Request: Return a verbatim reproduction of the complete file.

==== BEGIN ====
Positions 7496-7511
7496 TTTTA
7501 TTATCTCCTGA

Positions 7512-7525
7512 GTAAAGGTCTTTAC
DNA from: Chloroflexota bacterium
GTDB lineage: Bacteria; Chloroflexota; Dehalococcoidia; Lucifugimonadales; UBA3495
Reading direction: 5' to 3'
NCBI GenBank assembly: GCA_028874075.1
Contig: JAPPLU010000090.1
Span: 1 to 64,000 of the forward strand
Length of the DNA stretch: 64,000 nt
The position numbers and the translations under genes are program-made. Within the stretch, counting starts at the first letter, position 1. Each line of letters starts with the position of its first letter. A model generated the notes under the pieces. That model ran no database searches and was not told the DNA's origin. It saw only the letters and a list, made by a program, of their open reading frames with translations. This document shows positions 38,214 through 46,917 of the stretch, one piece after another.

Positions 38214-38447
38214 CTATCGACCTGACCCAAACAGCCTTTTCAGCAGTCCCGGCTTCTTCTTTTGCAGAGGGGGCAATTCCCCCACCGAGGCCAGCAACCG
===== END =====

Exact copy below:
Positions 7496-7511
7496 TTTTA
7501 TTATCTCCTGA

Positions 7512-7525
7512 GTAAAGGTCTTTAC
DNA from: Chloroflexota bacterium
GTDB lineage: Bacteria; Chloroflexota; Dehalococcoidia; Lucifugimonadales; UBA3495
Reading direction: 5' to 3'
NCBI GenBank assembly: GCA_028874075.1
Contig: JAPPLU010000090.1
Span: 1 to 64,000 of the forward strand
Length of the DNA stretch: 64,000 nt
The position numbers and the translations under genes are program-made. Within the stretch, counting starts at the first letter, position 1. Each line of letters starts with the position of its first letter. A model generated the notes under the pieces. That model ran no database searches and was not told the DNA's origin. It saw only the letters and a list, made by a program, of their open reading frames with translations. This document shows positions 38,214 through 46,917 of the stretch, one piece after another.

Positions 38214-38447
38214 CTATCGACCTGACCCAAACAGCCTTTTCAGCAGTCCCGGCTTCTTCTTTTGCAGAGGGGGCAATTCCCCCACCGAGGCCAGCAACCG